Games Can Save The World (Really!)

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The holiday season is here in force, and for once the predictions about gloom and doom in retail sales seems to not be coming true. In fact, the last report I saw come across my desk before leaving for a long winter’s nap said that holiday sales were stronger than expected and much better than last year. And the GiNDex keeps slowly creeping up a bit, which is a good sign considering last year we took a nosedive around the holiday season.

But what to buy?

Chella saved us all from the obligatory Christmas wish list story, choosing instead to host a holiday party for a few of her more eccentric friends. But don’t think that means you are getting out of this that easily. Here are some of the coolest games that I have played this year that I think would make a fine addition to anyone’s tree.

First off, let me say the depression at having solved Morrowind has yet to end. You put 800 hours into a project and it makes it hard to say goodbye. I have resisted the urge to make a new character and challenge Bethesda Softworks epitome of excellence again, but only just. Those of you who own Xboxes and have not had a chance to try the epic RPG before should make sure to request the new version of the game – with both the Tribunal and Bloodmoon expansion packs included. PC gamers should give Bloodmoon a try. By the time I hit that pack I was pretty powerful, but it still gave me a good challenge and has a lot of nice plots for some really in-depth computer role-playing.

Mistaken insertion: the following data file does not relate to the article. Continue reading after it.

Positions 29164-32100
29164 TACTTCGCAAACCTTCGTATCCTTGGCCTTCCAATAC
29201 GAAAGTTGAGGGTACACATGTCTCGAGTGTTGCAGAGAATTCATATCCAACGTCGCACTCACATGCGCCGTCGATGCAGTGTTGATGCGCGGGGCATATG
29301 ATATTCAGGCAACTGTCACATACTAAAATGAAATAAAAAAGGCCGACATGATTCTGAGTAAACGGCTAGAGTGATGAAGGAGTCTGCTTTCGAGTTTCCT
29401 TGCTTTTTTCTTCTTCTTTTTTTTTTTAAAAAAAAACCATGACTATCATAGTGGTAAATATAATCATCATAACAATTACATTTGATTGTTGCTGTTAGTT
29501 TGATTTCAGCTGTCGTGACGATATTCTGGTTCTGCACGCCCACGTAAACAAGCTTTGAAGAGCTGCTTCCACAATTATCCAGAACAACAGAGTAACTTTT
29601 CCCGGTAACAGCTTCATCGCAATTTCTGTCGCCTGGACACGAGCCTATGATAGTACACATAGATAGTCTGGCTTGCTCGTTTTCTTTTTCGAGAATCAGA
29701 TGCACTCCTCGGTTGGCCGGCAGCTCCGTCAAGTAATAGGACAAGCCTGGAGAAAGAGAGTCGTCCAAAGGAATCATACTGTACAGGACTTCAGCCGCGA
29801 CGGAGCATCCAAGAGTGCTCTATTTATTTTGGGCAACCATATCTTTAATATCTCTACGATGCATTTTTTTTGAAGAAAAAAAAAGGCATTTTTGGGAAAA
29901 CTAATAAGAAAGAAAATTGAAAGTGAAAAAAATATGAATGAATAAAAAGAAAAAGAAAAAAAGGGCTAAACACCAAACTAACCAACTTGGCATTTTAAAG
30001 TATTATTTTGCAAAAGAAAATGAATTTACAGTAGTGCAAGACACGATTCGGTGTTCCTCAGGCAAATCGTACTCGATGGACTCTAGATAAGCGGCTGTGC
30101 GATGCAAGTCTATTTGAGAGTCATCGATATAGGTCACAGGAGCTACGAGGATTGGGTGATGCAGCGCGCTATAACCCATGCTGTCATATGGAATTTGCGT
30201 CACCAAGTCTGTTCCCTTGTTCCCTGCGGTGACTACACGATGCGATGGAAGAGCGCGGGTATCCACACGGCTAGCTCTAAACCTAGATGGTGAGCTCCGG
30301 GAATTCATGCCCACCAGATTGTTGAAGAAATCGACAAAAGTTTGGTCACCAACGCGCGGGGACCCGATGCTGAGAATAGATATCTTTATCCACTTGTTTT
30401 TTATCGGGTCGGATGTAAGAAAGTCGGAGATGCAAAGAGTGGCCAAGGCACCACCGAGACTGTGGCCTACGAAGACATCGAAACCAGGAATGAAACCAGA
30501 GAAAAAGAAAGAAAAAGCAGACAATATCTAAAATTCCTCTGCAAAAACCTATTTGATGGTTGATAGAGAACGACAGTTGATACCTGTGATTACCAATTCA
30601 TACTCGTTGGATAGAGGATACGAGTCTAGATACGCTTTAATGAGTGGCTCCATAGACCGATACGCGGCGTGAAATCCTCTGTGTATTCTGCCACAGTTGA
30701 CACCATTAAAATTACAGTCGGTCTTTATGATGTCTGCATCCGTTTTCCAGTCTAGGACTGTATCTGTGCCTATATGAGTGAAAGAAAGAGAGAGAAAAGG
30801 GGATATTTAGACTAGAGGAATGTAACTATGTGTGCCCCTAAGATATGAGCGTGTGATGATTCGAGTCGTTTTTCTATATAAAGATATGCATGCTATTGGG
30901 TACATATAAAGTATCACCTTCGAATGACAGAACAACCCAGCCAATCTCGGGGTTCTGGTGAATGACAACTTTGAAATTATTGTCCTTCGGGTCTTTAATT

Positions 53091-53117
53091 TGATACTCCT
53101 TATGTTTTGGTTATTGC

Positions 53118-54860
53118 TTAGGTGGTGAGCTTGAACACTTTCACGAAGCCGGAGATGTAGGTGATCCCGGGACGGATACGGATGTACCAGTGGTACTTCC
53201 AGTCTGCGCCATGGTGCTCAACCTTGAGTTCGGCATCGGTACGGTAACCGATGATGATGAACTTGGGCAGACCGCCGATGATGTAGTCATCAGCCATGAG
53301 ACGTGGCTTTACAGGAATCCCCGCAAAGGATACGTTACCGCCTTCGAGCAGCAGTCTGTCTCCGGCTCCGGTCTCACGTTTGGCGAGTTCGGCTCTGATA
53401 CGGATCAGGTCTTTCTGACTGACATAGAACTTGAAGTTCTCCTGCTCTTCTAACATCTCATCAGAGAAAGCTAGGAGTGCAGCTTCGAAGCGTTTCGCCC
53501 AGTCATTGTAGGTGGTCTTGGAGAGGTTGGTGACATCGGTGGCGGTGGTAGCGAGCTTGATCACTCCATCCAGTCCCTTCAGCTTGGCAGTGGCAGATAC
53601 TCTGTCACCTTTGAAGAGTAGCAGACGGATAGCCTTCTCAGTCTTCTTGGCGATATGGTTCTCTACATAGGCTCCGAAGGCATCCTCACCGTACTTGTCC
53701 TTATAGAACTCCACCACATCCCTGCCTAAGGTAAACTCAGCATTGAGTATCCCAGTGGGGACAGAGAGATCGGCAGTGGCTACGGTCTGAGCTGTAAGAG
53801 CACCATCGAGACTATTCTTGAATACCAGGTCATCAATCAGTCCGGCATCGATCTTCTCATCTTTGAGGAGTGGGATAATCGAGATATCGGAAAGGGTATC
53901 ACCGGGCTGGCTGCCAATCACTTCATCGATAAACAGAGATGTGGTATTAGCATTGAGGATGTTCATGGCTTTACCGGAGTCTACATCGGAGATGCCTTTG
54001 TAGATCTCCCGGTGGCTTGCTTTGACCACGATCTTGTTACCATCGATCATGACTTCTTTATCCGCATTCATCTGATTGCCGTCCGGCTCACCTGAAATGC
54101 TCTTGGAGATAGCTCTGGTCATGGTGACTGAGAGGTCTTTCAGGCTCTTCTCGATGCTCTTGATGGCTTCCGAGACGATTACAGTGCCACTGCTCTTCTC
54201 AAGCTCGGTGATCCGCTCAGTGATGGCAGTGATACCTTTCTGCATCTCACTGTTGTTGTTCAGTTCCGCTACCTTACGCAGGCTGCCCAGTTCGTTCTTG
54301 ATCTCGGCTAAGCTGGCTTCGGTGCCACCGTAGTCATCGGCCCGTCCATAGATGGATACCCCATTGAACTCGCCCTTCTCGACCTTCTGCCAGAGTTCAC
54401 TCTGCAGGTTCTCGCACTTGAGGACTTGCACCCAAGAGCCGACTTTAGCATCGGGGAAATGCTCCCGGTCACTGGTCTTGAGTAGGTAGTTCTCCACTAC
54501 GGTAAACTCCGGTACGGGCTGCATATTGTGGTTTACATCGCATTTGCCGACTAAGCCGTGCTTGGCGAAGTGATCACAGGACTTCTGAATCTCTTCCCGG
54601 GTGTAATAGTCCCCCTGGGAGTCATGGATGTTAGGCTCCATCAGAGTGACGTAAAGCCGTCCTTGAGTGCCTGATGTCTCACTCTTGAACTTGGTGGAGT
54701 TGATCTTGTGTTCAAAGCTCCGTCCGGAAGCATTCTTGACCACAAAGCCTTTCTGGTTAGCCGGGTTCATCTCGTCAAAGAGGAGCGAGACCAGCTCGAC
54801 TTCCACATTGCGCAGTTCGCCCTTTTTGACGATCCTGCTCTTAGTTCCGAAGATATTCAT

I am not much of a puzzle gamer. I hated Riven with a passion. I think I had more fun preparing for my SATs back before college. But the newest game in the Myst series Uru: Ages Beyond Myst, is quite a change. First off, you play the game in first person like a shooter, or third person like an adventure game. Some puzzle gamers may not like the addition of jumping puzzles and action-based puzzles, even if they are rudimentary. But it shows that Cyan is willing to evolve beyond slide show games and break into the modern world. Plus, the brilliant visuals and the beautiful soundtrack will keep you enthralled with this exploration-based title. When the massively multiplayer online game comes out in January, bookworms everywhere will unite. I anxiously await Greg Crowe’s analysis, our resident puzzle expert, of the game.